> ref_send based promises. Promises with his library are functions that
> take several unintuitive arguments, and are intentionally designed to be
> awkward to use directly so that people will use the static functions to
> enforce more invariants. Of course we can still provide such
> invariant-enforcing functions, and the primary one, when() is included
> in my dojo.Deferred module. I don't think we need to make
> promises/deferreds hard to use directly in the process though, and I
> don't think are users would be very happy if we made promises are harder
> to use. So I don't think this is a realistic alternative even if it does
> show up as a CommonJS proposal someday (note that CommonJS just consists
> of proposals and information on implementations, there is no real
> "blessed" specs in CommonJS), and I doubt it would ever see significant
> implementation breadth.
>>  Any possible implementation divergence between
>> our code and theirs?
>> I am also not so keen on a setTimeout for the error case. It means we
>> need a setTimeout implementation for whatever environment runs the
>> code, and for debugging, it loses the stack trace.
>> I appreciate that it is a hard thing to sort out. Some
>> Deferred/Promise use expect errors to just be eaten but other uses
>> what to know about errors. The basic problem seems to be not knowing
>> the error intention at the point of calling the reject/errback.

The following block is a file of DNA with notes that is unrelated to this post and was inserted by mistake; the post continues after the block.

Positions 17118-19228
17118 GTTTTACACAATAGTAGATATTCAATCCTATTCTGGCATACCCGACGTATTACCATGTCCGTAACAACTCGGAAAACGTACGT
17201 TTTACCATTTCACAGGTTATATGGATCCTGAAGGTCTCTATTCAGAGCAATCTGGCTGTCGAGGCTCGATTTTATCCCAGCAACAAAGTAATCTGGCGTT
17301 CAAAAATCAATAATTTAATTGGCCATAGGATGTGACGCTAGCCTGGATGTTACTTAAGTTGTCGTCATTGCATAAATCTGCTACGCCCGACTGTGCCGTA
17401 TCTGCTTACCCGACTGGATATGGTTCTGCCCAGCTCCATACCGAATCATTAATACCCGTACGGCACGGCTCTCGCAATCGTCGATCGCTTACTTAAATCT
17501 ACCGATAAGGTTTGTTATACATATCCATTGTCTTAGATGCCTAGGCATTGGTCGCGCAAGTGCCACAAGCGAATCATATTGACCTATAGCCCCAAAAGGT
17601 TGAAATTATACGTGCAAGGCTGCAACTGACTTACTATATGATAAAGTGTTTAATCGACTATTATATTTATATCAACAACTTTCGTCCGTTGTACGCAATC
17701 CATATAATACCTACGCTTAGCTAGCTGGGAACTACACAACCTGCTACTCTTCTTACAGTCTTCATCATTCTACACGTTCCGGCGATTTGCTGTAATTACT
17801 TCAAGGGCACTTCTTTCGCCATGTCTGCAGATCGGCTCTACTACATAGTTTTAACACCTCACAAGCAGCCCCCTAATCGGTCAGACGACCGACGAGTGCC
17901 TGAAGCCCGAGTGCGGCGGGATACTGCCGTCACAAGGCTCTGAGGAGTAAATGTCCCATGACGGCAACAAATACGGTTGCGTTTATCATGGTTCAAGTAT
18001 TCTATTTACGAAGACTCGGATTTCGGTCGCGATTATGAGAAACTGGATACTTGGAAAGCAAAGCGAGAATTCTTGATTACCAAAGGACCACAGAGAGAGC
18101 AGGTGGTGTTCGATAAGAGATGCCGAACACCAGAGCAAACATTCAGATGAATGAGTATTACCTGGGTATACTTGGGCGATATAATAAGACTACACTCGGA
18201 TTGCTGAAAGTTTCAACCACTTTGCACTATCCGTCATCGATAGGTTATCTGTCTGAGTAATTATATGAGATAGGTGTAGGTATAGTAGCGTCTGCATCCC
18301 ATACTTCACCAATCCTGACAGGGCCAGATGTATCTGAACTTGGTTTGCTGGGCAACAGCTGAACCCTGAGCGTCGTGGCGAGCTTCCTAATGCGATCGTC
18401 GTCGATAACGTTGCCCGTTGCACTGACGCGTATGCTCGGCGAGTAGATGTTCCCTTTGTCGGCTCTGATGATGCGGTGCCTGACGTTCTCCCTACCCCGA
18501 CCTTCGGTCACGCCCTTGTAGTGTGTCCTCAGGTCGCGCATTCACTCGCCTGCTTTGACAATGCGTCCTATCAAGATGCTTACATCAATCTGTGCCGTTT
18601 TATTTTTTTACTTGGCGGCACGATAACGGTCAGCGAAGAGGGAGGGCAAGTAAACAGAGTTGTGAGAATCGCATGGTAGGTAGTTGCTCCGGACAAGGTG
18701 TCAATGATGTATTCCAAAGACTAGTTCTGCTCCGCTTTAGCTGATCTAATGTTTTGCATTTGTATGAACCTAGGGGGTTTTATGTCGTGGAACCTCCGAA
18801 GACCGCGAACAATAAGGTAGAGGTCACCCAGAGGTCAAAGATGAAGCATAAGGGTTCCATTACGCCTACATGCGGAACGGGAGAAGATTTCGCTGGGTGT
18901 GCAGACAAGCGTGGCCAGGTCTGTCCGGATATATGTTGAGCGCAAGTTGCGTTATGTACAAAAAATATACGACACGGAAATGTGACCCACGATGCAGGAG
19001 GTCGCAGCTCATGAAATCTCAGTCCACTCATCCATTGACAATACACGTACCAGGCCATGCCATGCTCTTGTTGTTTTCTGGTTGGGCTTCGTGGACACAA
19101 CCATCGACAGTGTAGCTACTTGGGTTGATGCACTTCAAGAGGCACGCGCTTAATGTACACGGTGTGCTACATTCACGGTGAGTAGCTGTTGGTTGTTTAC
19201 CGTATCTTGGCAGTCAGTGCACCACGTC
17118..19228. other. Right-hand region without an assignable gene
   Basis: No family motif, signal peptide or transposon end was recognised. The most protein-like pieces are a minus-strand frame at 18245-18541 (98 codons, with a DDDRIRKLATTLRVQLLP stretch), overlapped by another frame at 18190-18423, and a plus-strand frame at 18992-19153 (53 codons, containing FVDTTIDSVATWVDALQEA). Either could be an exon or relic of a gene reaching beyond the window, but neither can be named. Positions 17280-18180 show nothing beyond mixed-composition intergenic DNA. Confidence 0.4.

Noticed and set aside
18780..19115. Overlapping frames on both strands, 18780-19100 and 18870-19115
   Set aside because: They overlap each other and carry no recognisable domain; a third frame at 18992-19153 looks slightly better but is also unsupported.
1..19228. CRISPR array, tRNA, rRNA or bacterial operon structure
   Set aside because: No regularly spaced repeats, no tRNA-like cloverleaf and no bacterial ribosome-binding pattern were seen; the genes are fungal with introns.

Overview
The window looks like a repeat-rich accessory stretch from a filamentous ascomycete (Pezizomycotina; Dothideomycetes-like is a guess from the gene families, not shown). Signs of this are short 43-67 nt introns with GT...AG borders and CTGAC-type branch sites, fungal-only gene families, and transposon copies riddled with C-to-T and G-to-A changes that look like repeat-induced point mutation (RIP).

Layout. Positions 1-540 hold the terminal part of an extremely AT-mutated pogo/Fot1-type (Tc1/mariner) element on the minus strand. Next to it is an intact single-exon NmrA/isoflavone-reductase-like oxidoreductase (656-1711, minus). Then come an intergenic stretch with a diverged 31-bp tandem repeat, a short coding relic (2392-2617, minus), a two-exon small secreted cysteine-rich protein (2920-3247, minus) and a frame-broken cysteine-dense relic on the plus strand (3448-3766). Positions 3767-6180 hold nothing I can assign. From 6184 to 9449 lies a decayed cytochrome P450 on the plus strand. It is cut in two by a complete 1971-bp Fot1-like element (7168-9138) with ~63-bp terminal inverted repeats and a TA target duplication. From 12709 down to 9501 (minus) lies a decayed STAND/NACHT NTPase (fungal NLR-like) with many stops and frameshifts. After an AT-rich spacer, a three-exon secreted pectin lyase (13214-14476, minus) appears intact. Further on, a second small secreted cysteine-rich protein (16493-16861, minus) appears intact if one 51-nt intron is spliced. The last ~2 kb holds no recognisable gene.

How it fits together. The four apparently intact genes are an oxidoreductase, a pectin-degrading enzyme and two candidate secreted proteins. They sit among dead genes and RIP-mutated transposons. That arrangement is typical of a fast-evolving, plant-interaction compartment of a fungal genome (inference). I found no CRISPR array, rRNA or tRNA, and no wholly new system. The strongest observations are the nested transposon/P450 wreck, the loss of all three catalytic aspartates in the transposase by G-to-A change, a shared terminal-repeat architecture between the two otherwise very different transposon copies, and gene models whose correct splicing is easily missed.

>> With traditional Dojo use of Deferreds, it seemed almost reasonable to
>> say if there was no errback listeners when the error is thrown we can
>> just throw in that case.
> The real problem is that it is actually very common for a deferred to be
> rejected (go into error state) *before* callbacks can ever be added. For
> example:
> dojo.xhrGet({ sync:true, ...}).addErrback(function(){ ... handle the
> error...});
> If there is an error in the XHR request, the deferred/promise object
> will go into an error state prior to the error handler being added, but
> clearly in this example the user is explicitly providing a handler for
> errors. By waiting for the next event turn (doing a setTimeout), we
> allow the entire call stack to be executed (and allowing any point in
> the call stack to add an error handler) before determining if an error
> is going to be caught or uncaught (and if uncaught, logged to the
> console, per Eugene's suggestion).
>> However, with a dojo.when(something, callback, errback) sort of
>> approach, the errback listener is likely not be be bound until after
>> the something's Deferred may have erred out? I'm thinking out loud a
>> bit here, maybe Kris or Eugene have other suggestions on how to look
>> at the problem.
>> Making sure these things are easy to debug is a pretty big deal. After
>> spending some time in Twisted land, and dealing with the current state
>> of dojo.Deferred error debugging, tracking down errors effectively
>> would make this sort of deferred/async logic a lot easier to get into.
> Yes, I definitely agree, and the details of error handling and trying to
> detect uncaught errors is probably one of the trickiest parts of promises.
> Kris